However, this part of Mance, L.J.’s judgment was not necessary for the decision in that case, as the fraudulent device had arisen in the context of the claimants’ statement of case and not prior to the commencement of legal proceedings. A key issue, therefore, was whether the comments of Mance, L.J. in the “Aegeon” correctly reflected the law.

In Versloot, the owners maintained that the consequence of forfeiture was a disproportionately harsh sanction.  They also submitted that the general manager’s statement, i.e. that the crew had given that account, did not in any event satisfy the materiality test; it did not directly relate to the claim, and it would not satisfy the limited objective element.

The Court of Appeal had little difficulty in coming to the conclusion that Popplewell, J. was correct to find that the letter was a fraudulent device.  Clarke, L.J. also decided there had been no error in the application of the materiality test where Popplewell, J. found on the facts that “The false statement was directly related to the claim and intended to promote the claim”. The Court of Appeal affirmed the decision in the “Aegeon”, and on the grounds of public policy confirmed that there was no proportionality requirement.  Clarke, L.J. said, “On the contrary the drastic effect of the forfeiture rule is what gives its deterrent effect and its justification rests on that basis”.  On the premise that the sanction was proportional, the Court of Appeal also found that the decision did not fall foul of the Human Rights Act 1998.

What are the consequences of this decision?

This is a decision that will be welcomed by insurers.  However, for the benefit of the insured, it was emphasised, “The rule is only applicable in the case of fraud, from which no insured should have any difficulty in abstaining.  The careless or forgetful insured is not affected, nor is the insured who tells some irrelevant lie or whose lie is not told in order to induce payment” (Clarke, L.J.).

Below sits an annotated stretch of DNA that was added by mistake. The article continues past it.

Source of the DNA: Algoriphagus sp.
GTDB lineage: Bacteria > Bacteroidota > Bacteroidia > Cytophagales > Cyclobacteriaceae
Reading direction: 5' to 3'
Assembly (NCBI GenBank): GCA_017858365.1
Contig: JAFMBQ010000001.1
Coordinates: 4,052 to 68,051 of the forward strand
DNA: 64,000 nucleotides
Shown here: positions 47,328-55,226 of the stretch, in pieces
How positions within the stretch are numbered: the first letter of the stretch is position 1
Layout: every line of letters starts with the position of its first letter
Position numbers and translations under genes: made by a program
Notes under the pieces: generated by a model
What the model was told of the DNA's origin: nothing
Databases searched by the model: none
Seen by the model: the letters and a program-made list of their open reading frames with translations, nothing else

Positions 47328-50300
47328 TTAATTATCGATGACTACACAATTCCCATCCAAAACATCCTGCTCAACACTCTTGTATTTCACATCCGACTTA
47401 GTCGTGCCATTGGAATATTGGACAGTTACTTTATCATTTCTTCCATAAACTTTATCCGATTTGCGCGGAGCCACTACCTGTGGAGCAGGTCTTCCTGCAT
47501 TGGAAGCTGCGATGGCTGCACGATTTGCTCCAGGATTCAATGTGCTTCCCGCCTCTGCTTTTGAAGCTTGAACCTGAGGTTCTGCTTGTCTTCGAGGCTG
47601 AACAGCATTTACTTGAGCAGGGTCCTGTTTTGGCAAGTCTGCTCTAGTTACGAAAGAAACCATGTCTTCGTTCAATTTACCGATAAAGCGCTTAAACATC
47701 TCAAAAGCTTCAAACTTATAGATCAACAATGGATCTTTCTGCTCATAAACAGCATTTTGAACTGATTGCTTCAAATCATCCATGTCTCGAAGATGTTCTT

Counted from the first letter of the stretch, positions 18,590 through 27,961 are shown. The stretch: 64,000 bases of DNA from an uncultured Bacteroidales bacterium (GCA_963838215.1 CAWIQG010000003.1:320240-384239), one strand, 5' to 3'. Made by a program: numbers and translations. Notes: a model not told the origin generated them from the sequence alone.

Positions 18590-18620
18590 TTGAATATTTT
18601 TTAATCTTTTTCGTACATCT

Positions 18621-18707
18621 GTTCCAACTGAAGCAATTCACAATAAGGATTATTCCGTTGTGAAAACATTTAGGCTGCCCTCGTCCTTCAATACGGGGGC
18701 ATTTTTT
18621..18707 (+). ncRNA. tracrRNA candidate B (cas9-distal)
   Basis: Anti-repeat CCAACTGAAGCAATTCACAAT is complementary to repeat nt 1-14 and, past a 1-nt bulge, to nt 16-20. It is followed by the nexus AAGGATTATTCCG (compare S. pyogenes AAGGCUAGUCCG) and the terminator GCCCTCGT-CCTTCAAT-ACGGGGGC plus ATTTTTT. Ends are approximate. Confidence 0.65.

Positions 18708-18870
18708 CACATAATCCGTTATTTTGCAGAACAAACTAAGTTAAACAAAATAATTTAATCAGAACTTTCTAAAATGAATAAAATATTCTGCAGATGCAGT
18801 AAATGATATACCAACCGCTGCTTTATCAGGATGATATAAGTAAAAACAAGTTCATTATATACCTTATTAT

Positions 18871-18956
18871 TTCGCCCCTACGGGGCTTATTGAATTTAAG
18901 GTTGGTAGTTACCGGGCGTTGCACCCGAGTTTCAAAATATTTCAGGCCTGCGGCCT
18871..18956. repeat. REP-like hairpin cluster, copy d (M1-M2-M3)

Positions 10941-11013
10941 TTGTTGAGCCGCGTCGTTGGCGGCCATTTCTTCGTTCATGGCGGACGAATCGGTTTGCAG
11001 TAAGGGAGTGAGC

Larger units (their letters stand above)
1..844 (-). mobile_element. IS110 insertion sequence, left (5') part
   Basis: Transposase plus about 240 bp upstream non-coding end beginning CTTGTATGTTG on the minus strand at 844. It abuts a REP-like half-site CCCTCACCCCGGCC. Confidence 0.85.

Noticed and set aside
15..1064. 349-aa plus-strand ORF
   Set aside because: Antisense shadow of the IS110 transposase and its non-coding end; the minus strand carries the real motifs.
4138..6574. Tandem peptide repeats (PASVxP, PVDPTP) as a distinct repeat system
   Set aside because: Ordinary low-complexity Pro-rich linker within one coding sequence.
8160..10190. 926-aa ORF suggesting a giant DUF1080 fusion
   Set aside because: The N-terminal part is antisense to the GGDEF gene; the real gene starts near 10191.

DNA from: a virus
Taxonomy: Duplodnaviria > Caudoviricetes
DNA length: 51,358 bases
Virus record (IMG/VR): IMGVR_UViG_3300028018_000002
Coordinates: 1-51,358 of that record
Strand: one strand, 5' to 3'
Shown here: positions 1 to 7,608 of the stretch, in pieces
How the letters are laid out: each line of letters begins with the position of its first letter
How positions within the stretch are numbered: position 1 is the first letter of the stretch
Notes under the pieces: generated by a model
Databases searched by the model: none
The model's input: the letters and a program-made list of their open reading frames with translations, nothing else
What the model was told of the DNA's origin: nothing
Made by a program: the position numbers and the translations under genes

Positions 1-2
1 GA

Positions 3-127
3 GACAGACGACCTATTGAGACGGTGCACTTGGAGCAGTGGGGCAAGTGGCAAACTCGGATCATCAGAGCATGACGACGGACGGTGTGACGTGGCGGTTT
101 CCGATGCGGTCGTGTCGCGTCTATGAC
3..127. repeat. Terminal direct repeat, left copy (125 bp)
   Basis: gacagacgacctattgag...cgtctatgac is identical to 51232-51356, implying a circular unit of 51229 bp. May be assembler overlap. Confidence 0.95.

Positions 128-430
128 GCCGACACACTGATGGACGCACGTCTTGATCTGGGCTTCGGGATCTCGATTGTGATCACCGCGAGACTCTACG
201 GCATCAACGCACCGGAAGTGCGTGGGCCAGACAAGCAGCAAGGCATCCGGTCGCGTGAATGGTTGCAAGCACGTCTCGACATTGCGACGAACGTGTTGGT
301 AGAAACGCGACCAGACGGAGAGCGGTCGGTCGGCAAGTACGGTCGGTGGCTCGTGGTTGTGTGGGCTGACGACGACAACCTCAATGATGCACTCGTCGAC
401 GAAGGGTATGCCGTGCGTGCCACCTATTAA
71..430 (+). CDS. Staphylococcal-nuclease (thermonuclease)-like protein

The above said, this decision acts as a timely warning to Owners or Charterers and/or their agents and/or their alter ego managing companies to ensure that the statements or the evidence that they put forward with an insurance claim are true, and that a completely accurate picture of the claim is presented.  This decision proves it will not avail an insured to say, as was tried here, that the statement in the letter was simply an attempt by the general manager to explain what had happened i.e. that the alarm must have sounded.  Indeed, to the contrary, it was considered that a factual account supported by the crew’s recollection would be markedly more significant than one based on a theory and not so supported.

A final and important point is that once a fraudulent device has been used in support of a claim, the forfeiture sanction bites, even if at a later stage the insured seeks to correct his wrongdoing or wishes to resile from that position.

The Insurance Act 2015 received Royal Assent on 12 February 2015, introducing the most significant changes to English insurance contract law since the Marine Insurance Act 1906. This legislation will come into force in August 2016. The Insurance Act 2015 provides that an insurer is not liable to pay a fraudulent claim, but the concept of a fraudulent claim is deliberately not defined.  The explanatory note to the Insurance Bill before it received Royal Assent shows the legislative intention to include fraudulent devices: “if a claim is tainted by fraud, the policyholder forfeits the whole claim.”  This position should, therefore, remain good law when the Insurance Act 2015 comes into force.

We are grateful to Sarah Allan, senior solicitor of Bentleys, Stokes and Lowless for this article.